As the European season rolls to a close, Nico Rosberg took another massive chunk out of Mercedes team mate Lewis Hamilton’s championship lead with a domineering win in a tepid and uninspiring Italian Grand Prix.
Hamilton took the flag in second, with Sebastian Vettel rounding out the top three, to the delight of the ever passionate tifosi, in a sombre mood beforehand due to the aftermath of the shocking earthquake that hit Central Italy just a little over a week ago.
Although Hamilton had dominated the weekend thus far at a track he has had great success at, all his hard work on Saturday was undone in a matter of metres, after a poor start allowed Rosberg to lead into Turn 1. The German never looked back, reducing the deficit further, with the final flyaway races imminent, the gap stands at just two points with seven races to go; the momentum lies with Rosberg, with two wins out of two after F1’s summer break. The Brit certainly has a fight on his hands, with Rosberg leading on number of victories additionally.
In Qualifying, the Mercedes duo easily captured the front row. Sebastian Vettel admitted that they were “in another league“, with Hamilton taking pole by over half a second. Saturday’s session also saw Haas qualify in the Top 10 for the first time, courtesy of the underfire Esteban Gutierrez.
Hamilton suffered a nightmare start – but took responsibility for it; music to Mercedes ears after their clutch problems earlier in the season. Suffering with wheelspin in the second phase of his getaway, the reigning champion saw Rosberg, Vettel, Kimi Raikkonen, Valtteri Bottas and Daniel Ricciardo all fly past him on the run down to the tight, manic Turn 1 – for the final time in the foreseeable future in F1.
As Hamilton’s recovery drive started, Rosberg started to stretch his legs, setting several fastest laps in succession on the soft tyres, with the two Ferraris in hot pursuit on the SuperSoft compound. Ricciardo was dispatched of by Hamilton, as he set off to catch Bottas, the Finn utilising the Williams’ prowess in a straight line to great effect; Hamilton’s rear tyres starting to wear by the lap, as he tried to maximise every traction zone – to no avail.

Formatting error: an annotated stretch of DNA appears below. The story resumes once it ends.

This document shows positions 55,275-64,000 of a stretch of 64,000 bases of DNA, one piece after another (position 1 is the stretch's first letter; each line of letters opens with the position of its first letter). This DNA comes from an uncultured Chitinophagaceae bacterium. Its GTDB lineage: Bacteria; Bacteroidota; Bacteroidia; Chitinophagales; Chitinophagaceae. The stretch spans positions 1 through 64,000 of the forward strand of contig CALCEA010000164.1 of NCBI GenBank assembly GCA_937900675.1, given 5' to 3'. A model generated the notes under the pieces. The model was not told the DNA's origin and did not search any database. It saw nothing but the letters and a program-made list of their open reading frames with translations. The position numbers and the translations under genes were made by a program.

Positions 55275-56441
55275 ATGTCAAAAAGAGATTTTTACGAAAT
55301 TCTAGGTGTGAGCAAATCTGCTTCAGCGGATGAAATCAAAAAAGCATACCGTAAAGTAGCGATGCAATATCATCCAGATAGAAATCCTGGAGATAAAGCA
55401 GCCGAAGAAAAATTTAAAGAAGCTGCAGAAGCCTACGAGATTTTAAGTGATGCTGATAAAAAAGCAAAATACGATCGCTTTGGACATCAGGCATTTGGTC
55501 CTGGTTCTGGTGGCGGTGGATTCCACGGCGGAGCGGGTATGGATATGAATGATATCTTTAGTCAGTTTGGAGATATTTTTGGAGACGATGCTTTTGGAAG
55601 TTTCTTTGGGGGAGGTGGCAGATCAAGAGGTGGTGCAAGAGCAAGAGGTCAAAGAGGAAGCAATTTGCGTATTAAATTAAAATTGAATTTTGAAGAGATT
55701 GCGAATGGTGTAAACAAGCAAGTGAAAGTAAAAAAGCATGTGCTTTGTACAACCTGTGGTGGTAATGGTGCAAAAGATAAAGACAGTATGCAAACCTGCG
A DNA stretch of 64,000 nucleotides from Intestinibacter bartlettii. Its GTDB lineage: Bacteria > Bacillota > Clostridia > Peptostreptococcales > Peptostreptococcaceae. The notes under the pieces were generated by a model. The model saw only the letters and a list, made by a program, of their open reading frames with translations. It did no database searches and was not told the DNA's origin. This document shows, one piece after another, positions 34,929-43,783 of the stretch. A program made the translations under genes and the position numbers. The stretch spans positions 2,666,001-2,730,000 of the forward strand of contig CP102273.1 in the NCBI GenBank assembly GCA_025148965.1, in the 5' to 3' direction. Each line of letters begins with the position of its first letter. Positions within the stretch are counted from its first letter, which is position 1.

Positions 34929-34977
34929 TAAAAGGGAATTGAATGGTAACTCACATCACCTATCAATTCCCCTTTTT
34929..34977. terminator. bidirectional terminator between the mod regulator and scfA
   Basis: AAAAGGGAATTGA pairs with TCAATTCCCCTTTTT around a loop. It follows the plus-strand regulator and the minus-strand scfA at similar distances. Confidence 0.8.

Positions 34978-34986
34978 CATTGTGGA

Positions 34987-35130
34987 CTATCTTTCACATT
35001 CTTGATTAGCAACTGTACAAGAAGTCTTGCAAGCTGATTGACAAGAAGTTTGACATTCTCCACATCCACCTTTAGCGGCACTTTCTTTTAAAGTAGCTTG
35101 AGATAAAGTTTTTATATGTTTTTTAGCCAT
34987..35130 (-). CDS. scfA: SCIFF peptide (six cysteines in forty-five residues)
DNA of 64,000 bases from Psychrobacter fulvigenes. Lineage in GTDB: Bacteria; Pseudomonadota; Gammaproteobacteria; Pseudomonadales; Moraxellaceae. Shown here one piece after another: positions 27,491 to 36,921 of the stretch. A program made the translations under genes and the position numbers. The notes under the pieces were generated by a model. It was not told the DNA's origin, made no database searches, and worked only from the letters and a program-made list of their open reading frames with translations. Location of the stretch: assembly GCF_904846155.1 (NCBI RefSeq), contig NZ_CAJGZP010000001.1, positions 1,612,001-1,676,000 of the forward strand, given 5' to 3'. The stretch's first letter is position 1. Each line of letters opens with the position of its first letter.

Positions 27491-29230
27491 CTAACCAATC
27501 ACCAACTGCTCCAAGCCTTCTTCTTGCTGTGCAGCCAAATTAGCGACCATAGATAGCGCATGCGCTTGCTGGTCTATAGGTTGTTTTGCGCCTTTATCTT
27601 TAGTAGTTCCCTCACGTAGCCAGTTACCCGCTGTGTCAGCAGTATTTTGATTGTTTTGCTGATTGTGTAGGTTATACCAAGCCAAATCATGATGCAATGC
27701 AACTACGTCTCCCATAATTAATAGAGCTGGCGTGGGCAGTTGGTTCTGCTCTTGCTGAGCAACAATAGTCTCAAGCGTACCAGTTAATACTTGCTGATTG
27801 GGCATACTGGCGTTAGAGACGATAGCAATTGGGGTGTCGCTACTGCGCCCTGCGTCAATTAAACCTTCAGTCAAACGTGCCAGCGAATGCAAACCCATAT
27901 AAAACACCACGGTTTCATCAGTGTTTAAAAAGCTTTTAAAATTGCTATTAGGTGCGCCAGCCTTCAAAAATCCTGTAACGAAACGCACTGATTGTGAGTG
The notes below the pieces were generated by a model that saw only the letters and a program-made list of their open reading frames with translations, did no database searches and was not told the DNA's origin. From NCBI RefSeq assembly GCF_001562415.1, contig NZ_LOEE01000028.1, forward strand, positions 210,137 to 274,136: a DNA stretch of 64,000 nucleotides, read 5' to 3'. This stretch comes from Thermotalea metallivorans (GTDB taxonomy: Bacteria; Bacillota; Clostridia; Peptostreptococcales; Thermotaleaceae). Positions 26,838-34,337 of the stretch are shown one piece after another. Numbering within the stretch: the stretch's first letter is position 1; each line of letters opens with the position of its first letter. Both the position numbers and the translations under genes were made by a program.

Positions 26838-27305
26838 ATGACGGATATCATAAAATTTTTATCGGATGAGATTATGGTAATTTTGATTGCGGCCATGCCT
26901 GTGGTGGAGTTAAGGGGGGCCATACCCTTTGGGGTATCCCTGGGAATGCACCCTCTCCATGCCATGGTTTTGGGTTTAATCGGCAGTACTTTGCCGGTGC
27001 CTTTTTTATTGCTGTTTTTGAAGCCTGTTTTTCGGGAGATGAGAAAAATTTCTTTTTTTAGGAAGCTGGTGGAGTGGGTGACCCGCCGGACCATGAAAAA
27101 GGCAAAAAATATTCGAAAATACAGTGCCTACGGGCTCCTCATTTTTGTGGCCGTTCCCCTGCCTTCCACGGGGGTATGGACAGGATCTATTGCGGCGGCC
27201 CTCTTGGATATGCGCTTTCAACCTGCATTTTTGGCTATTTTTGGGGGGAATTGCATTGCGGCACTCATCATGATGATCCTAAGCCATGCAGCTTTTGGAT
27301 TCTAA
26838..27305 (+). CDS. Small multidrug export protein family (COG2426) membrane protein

Up ahead, Raikkonen was also having troubles with his tyres, citing a vibration under braking on his first set of tyres. He kept in touch with Vettel, but started to lose time to the chasing Bottas and Hamilton, who eventually found a way through via the help of DRS on lap 10.
No such luck for his fellow Britons, Jenson Button was forced to miss the first chicane in avoidance action, Jolyon Palmer meanwhile was given no room by Felipe Nasr, giving him little choice but to clout the Sauber. Former rivals in Palmer’s GP2 championship winning season in 2014, both retired soon afterwards; Nasr shouldering the blame, receiving a pointless 10 second penalty.
Button did have some joy today, the day after he announced his inventive sabbatical to the world; passing team mate Fernando Alonso to claim twelfth place. Alonso had a bittersweet afternoon, McLaren’s pit release light defaulted and failed to go green, costing the Spaniard valuable seconds. Although he set the fastest lap on the last lap, he laughed down the radio at the thought of catching Romain Grosjean. No sign of his sense of humour waning.
Hamilton’s saving grace came in the form of strategy: both Ferraris on a more aggressive, two-stop strategy in order to keep in touch with the formidable Rosberg, but they couldn’t build the sufficient gap to keep Hamilton at bay, who had the unenviable task of carving into Rosberg’s 12 second lead.
Another driver who had a troublesome start was Max Verstappen, fresh from a wave of criticism and aggravation after his defensive tactics at Spa-Francorchamps seven days ago. The Dutchman went into anti-stall, losing positions hand over fist, producing a quiet, but solid recovery drive to seventh.
His Red Bull team mate Ricciardo spent most of his afternoon staring at the back of Bottas’ rear wing, but pulled off an audacious move on the Finn at Turn 1, that was greeted with a sly “sharka” going round the Curva Grande.
But, no one could even get close to Rosberg’s rear wing, his only worry was successfully negotiating traffic, which he did with flying colours. He didn’t class this race as a must win, but expressed his relief in finally breaking his Monza duck, after eleven attempts.
The German admitted that the race was “won at the start.”
“I got a really good start, I’ve really improved on that since the summer break” Rosberg noted, “After that, I knew it was my Sunday, because the Ferraris were just not quick enough to beat us.”
Hamilton was more reflective post-race, saying his day was all about “reducing the loss from the start“, and was frustrated by losing time whilst following Bottas.
He has time to regroup, as we move onto Singapore in a fortnight, with the season tightly poised for a tense, final showdown.